According to the Durango Herald, Rail Event's owner, Al Harper, sued Jackson and another former employee who left his company earlier this year, accusing the two of stealing his company's trade secrets and using them to start up another company to compete against his company.
Jackson resigned from Rail Events on March 14 and Schlegel resigned March 15, according to the lawsuit. The men formed Train Entertainment on March 20, according to Florida Department of State documents.
The men have contacted licensors already doing business with Rail Events and have told their former co-workers their intentions to directly compete with Rail Events, Harper said in an interview. Rail Events filed the lawsuit against Jackson, Schlegel and Train Entertainment on May 14.
The lawsuit accuses the men of violating the Colorado Uniform Trade Secrets Act, breaching fiduciary duty to Rail Events and civil conspiracy. Rail Events has and will continue to suffer monetary damages because of the actions of the two former employees, the document says.
“It’s really simple,” Harper said. “The only experience they ever had in the branding business was what they got from me, and they left the company and basically said to everyone on Earth they were going into competition with me. I don’t appreciate them taking all the knowledge and skills and contacts and intellectual properties with them and using it against me. I don’t think that’s fair.”Within Indiana, Rail Events operates the Indiana Railway Museum in French Lick and the Whitewater Valley Scenic Railroad in Connersville, which is where Jackson grew up. Florida business records show that Jackson and the other former employee, Jonathan Schlegel, formed Train Entertainment, Inc. in Lighthouse Pointe, Florida on March 20, 2013. The business registration is still active. All of Jackson's prior work experience appears to be related to rail transit. He previously worked for Tri-Rail in South Florida before spending about 15 years working for Rail Events. Proponents of mass transit supposedly shifted away from a plan to construct a multi-billion dollar rail line from downtown Indianapolis to Noblesville after many lawmakers balked at the cost of including rail as part of any regional transportation plan.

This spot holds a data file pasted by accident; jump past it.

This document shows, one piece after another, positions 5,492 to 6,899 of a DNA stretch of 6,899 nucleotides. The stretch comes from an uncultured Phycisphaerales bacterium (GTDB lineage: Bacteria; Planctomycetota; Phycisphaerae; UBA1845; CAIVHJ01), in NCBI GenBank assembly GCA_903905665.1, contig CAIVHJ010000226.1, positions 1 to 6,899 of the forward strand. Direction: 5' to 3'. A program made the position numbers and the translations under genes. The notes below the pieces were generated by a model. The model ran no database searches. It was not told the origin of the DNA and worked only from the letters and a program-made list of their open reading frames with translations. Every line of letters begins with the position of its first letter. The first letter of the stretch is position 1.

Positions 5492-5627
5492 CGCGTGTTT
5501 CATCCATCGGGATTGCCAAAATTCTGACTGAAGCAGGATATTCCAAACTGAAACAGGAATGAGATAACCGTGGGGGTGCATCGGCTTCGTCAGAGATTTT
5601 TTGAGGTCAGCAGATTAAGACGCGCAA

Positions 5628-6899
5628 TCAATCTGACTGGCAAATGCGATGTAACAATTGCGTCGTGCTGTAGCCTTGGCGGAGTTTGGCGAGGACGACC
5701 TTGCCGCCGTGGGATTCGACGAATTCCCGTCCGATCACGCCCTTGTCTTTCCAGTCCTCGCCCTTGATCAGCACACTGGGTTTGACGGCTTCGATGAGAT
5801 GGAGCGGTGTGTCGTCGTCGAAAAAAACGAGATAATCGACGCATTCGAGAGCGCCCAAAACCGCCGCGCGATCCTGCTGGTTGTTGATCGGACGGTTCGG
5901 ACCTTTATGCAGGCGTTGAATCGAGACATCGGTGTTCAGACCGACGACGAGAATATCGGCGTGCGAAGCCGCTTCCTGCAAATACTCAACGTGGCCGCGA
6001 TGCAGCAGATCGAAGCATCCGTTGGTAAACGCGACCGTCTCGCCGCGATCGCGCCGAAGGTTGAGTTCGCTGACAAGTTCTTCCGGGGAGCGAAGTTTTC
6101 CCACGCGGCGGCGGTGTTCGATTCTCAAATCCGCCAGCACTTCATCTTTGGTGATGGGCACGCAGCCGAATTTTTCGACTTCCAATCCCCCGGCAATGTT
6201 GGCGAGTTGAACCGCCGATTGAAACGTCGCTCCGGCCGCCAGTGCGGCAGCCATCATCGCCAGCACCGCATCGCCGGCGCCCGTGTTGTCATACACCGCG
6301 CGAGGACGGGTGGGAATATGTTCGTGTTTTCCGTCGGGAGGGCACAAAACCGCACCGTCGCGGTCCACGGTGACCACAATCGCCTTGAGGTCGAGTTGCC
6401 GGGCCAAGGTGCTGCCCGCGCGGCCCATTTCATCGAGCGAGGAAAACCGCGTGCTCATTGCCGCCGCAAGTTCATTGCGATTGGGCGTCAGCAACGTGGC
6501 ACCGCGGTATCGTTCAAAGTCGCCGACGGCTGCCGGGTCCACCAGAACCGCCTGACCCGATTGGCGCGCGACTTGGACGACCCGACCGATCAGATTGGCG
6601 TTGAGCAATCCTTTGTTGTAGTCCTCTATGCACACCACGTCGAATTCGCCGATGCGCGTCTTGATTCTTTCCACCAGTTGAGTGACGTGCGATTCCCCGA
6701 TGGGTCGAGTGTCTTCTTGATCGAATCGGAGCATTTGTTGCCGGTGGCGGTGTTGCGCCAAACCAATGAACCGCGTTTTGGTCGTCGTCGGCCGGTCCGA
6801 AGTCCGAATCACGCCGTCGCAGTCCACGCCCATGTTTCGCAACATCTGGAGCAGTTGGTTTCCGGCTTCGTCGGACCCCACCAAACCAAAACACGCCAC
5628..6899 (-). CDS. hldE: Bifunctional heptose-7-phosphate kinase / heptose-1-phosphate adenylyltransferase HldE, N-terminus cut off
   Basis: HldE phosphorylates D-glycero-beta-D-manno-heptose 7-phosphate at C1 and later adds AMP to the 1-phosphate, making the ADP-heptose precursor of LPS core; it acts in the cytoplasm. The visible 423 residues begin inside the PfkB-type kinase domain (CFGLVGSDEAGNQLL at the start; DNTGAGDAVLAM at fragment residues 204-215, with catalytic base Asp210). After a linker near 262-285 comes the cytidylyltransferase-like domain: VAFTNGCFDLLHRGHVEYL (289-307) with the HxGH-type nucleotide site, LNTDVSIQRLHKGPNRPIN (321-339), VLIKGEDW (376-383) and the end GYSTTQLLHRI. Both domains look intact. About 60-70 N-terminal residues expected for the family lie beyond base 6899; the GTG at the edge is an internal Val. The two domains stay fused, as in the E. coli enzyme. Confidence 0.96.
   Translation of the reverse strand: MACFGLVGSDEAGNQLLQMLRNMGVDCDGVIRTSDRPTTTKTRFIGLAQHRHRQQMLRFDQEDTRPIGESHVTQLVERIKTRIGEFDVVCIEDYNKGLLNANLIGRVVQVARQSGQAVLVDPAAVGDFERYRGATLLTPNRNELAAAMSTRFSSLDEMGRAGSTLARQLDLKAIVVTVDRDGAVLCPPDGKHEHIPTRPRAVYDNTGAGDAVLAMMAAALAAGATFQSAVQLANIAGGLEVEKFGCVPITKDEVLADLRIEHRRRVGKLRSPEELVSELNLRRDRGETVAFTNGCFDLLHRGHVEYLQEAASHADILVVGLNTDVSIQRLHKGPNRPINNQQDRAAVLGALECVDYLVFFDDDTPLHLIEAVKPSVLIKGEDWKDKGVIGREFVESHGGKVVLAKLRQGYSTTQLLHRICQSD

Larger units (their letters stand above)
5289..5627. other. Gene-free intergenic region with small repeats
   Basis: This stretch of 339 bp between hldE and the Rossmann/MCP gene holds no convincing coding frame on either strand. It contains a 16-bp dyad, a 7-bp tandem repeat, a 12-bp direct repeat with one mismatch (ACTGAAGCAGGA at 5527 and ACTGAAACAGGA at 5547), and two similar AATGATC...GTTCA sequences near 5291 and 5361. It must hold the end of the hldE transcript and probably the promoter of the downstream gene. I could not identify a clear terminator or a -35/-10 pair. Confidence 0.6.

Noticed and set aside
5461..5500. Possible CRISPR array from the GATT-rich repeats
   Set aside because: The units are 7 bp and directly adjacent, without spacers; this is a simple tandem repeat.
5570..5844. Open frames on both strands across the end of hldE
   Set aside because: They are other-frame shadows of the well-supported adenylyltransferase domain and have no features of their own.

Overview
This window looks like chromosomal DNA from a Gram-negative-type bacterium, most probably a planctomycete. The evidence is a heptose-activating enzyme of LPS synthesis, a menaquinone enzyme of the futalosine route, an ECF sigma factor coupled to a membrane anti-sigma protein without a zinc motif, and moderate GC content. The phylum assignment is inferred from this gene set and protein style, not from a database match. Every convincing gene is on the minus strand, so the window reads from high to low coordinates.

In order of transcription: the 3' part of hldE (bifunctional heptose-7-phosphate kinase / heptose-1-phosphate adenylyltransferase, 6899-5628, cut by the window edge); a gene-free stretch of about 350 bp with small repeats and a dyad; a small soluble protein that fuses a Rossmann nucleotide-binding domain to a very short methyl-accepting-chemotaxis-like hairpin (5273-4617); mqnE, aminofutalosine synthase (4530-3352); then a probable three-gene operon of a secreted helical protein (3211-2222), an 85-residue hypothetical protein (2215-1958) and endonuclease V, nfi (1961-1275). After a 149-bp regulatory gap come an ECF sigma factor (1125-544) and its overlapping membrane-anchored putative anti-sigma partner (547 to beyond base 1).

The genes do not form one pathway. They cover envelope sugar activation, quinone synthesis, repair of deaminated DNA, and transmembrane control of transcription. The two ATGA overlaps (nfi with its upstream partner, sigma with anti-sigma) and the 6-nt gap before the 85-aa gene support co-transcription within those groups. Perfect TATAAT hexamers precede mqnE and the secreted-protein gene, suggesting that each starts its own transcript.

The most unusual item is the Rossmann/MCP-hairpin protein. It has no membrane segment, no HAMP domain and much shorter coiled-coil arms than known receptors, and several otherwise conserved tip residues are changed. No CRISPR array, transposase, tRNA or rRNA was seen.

UPDATE: The IBJ's Chris O'Malley has a reaction from CIRTA to the story this blog exclusively broke this morning relating the fact that the newly-appointed executive director of the government funded agency had been sued by his former employer for stealing trade secrets. CIRTA's board chairman Christine Altman says the board was aware of the lawsuit when it agreed to hire Jackson at $115,000 a year. She says the decision announcing his selection was delayed while he negotiated a settlement with his former employer. Altman told O'Malley that the allegations made by the former employer are “pretty typical when someone terminates their employment and tries to move on.” Really? O'Malley's story provides no attribution to this blog for the original story. Big surprise.